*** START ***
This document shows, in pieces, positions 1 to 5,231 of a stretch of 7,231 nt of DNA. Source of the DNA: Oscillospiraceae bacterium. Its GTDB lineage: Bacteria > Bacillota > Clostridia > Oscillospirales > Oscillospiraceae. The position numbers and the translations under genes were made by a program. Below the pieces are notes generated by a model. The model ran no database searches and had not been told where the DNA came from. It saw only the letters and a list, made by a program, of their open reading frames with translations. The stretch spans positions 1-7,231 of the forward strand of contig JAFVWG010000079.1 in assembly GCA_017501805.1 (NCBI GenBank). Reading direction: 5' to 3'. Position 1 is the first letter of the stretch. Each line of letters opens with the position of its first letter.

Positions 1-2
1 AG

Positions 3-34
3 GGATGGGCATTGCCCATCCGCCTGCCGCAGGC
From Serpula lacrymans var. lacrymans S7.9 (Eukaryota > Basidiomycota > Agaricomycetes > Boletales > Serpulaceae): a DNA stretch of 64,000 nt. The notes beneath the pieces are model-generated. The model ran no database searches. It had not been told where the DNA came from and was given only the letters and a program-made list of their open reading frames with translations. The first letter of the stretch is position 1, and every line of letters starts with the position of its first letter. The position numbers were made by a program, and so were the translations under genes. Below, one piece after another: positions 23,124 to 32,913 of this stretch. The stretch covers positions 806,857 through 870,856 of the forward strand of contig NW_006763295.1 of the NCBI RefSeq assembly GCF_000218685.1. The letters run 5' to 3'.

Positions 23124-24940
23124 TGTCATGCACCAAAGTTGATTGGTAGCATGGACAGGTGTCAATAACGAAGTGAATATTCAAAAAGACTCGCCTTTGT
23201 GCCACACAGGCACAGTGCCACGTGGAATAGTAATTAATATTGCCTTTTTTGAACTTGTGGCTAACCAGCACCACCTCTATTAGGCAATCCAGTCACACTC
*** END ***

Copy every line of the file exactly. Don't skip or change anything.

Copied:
This document shows, in pieces, positions 1 to 5,231 of a stretch of 7,231 nt of DNA. Source of the DNA: Oscillospiraceae bacterium. Its GTDB lineage: Bacteria > Bacillota > Clostridia > Oscillospirales > Oscillospiraceae. The position numbers and the translations under genes were made by a program. Below the pieces are notes generated by a model. The model ran no database searches and had not been told where the DNA came from. It saw only the letters and a list, made by a program, of their open reading frames with translations. The stretch spans positions 1-7,231 of the forward strand of contig JAFVWG010000079.1 in assembly GCA_017501805.1 (NCBI GenBank). Reading direction: 5' to 3'. Position 1 is the first letter of the stretch. Each line of letters opens with the position of its first letter.

Positions 1-2
1 AG

Positions 3-34
3 GGATGGGCATTGCCCATCCGCCTGCCGCAGGC
From Serpula lacrymans var. lacrymans S7.9 (Eukaryota > Basidiomycota > Agaricomycetes > Boletales > Serpulaceae): a DNA stretch of 64,000 nt. The notes beneath the pieces are model-generated. The model ran no database searches. It had not been told where the DNA came from and was given only the letters and a program-made list of their open reading frames with translations. The first letter of the stretch is position 1, and every line of letters starts with the position of its first letter. The position numbers were made by a program, and so were the translations under genes. Below, one piece after another: positions 23,124 to 32,913 of this stretch. The stretch covers positions 806,857 through 870,856 of the forward strand of contig NW_006763295.1 of the NCBI RefSeq assembly GCF_000218685.1. The letters run 5' to 3'.

Positions 23124-24940
23124 TGTCATGCACCAAAGTTGATTGGTAGCATGGACAGGTGTCAATAACGAAGTGAATATTCAAAAAGACTCGCCTTTGT
23201 GCCACACAGGCACAGTGCCACGTGGAATAGTAATTAATATTGCCTTTTTTGAACTTGTGGCTAACCAGCACCACCTCTATTAGGCAATCCAGTCACACTC